Taking a Look at the Economics of Korea’s Media Industry

Practically all media we consume is created by massive corporations with for-profit interest. This is a creepy fact to realize, considering how much media we consume every day. Whether it’s the daily news or escapist entertainment, companies are doing their best to get your money. It’s important to ask: who owns the media?

The major media companies in South Korea that I will be focusing on are CJ E&M, Loen, SM, and YG. These media companies own vast portfolios of products and delivery systems of those products. Because most products carry a distinct name, rather than the label of the corporate owner, most K-pop fans are unaware that a large number of entertainment companies are actually owned by a single corporation. For example, not only does CJ E&M produce its own artists, it also has subsidiaries that include Jellyfish, AOMG, and FNC.

In order to demonstrate just how concentrated the Korean music industry is, I took a look at the Melon Top 100 from late March. For each song, I documented the record labels that produced the album, whether the record labels were subsidiaries of one of the Top 4 companies (and to which company they corresponded), and the company that distributed the song. You can take a look at the spreadsheet here.

The results were very interesting. Out of the Top 100 songs, 51% were in some way produced and recorded by either CJ E&M, Loen, SM, or YG. In addition, 82% were distributed by either CJ E&M, Loen, or KT Music (which SM, YG, and JYP have shares in). Clearly, these companies have reach throughout all sectors of the entertainment industry.

So what does all this mean? Basically, the Korean music industry is very conglomerated and concentrated. Concentration means that fewer and fewer corporations own the industry. At the same time concentration is occurring, conglomeration is also occurring. Conglomeration is the process of companies becoming part of much bigger corporations with a wide and diverse reach.

The impact of conglomeration is easy to see in the K-pop products we consume. For example, companies will often promote products in other products. So for example, a book publishing company is more likely to make books that can be made into movies, because the publishing company is in the same corporation as the movie production company. This can be seen in K-pop as well. Take for example SM’s music videos. Oftentimes the music videos that are meant to promote one group often cross-promote other products.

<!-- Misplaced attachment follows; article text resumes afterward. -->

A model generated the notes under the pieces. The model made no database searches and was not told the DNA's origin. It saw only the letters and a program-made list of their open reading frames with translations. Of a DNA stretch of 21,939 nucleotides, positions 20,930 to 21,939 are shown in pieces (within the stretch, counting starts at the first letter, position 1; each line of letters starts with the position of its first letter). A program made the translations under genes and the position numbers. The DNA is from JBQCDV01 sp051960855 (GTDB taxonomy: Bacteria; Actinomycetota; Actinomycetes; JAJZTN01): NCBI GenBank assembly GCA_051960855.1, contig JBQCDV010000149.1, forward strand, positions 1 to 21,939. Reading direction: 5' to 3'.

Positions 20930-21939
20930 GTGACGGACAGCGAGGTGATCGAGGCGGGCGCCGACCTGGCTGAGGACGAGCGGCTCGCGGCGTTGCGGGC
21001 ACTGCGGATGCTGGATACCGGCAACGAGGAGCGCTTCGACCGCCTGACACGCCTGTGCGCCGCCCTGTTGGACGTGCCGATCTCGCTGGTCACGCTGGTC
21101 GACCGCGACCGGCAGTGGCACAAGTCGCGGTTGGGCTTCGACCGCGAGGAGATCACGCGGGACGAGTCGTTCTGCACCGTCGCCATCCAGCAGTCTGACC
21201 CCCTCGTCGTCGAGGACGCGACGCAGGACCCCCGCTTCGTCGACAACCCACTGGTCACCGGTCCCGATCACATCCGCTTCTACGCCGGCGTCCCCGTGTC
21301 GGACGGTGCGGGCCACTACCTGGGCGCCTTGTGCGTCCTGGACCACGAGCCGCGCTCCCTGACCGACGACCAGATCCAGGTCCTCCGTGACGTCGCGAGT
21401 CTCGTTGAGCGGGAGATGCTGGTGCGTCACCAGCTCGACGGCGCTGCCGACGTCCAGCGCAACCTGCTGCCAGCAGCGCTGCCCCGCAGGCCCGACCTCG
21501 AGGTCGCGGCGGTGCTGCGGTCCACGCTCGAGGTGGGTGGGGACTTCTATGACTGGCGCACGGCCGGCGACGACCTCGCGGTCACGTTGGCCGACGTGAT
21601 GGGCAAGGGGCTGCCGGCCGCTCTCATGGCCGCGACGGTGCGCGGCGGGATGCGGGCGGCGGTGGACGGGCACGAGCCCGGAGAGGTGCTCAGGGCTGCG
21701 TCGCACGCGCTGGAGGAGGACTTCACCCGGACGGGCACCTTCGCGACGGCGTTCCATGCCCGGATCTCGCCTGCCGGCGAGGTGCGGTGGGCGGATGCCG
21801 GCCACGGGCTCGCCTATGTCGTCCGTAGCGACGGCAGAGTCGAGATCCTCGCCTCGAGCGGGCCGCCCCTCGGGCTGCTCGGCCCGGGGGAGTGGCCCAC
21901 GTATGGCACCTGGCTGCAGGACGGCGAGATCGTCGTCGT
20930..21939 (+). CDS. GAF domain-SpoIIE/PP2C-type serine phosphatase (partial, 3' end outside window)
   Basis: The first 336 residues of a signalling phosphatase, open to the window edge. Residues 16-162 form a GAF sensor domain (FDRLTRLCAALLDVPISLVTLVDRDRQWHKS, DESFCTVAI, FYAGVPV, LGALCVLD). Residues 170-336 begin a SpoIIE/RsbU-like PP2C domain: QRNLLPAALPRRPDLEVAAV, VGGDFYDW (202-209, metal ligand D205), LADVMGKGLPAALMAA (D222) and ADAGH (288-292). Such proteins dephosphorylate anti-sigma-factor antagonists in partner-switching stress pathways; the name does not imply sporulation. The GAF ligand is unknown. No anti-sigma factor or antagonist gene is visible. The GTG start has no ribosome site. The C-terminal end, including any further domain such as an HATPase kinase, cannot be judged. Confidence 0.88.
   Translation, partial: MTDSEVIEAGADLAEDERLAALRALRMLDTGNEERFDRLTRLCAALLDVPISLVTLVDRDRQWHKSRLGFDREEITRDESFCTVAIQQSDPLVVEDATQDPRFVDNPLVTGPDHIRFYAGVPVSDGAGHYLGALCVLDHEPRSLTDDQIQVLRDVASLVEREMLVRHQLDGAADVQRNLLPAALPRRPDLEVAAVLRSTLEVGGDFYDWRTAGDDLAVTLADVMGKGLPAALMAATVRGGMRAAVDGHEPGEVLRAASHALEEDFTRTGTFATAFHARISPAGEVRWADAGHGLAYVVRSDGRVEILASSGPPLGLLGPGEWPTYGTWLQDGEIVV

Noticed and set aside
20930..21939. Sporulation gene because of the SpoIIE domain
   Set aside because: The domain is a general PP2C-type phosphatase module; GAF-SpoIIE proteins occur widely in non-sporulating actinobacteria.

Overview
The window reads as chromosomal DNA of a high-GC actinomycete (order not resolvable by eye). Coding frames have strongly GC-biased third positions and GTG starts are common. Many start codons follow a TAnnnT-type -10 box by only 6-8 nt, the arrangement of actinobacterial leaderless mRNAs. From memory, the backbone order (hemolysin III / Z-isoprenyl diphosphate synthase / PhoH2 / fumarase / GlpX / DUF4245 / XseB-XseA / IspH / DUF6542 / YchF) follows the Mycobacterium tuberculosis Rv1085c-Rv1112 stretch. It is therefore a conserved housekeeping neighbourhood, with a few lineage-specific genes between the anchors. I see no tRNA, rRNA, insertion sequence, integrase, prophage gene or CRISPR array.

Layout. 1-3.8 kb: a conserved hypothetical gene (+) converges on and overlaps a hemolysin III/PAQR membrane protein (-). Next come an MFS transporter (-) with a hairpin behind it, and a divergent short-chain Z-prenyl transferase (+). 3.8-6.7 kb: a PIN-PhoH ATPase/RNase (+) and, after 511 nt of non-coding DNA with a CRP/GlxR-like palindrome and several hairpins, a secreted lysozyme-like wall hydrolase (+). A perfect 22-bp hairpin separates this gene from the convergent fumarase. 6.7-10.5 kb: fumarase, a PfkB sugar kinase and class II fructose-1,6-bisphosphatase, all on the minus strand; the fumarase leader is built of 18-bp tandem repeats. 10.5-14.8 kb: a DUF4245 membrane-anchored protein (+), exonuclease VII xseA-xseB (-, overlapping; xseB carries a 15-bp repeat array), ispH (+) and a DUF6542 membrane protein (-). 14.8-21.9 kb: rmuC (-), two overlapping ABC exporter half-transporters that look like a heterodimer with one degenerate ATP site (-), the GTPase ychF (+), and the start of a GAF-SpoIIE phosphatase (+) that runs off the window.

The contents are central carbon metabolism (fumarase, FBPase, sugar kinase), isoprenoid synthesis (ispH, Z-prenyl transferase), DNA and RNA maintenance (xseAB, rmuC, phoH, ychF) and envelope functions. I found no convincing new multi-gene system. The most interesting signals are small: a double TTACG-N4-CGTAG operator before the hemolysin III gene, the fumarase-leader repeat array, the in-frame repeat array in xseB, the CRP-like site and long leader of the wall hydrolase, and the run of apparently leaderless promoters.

In the Girls’ Generation TTS music video for “Dear Santa,” you can see the effects of conglomeration very clearly.

In the video, the girls are happily enjoying the Christmas time, when Seohyun opens her phone out to take pictures with SM’s new app “Everyshot.” SM is clearly trying to kill two birds with one stone, and so they include product placement.

Another good example of this phenomenon is Mnet survival shows. Many of the shows programmed on Mnet come from idols in the CJ group: these include idols from Starship, Jellyfish, and FNC. The controversy involving the Jellyfish girls in Produce 101, while it has both sides, ultimately has a hint of truth to it. By editing the Jellyfish girls in a positive light, Mnet not only could control whether they made the show or not, but also how the girls would be seen in the future by the public. All of this is possible through cross-promotion of products.

Nothing I’m saying should really be shocking. After all, we see the effects of product placement all the time. But, I think a lot of K-pop fans are not aware of how concentrated the industry is. Economics shapes a lot of how we see media, and it is important to be aware of that.

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2 thoughts on “Taking a Look at the Economics of Korea’s Media Industry

  1. This was great! I agree, most K-Pop fans tend to only look at the brighter side of the entertainment world and fail to realise what happens behind the screen. This was very informative!

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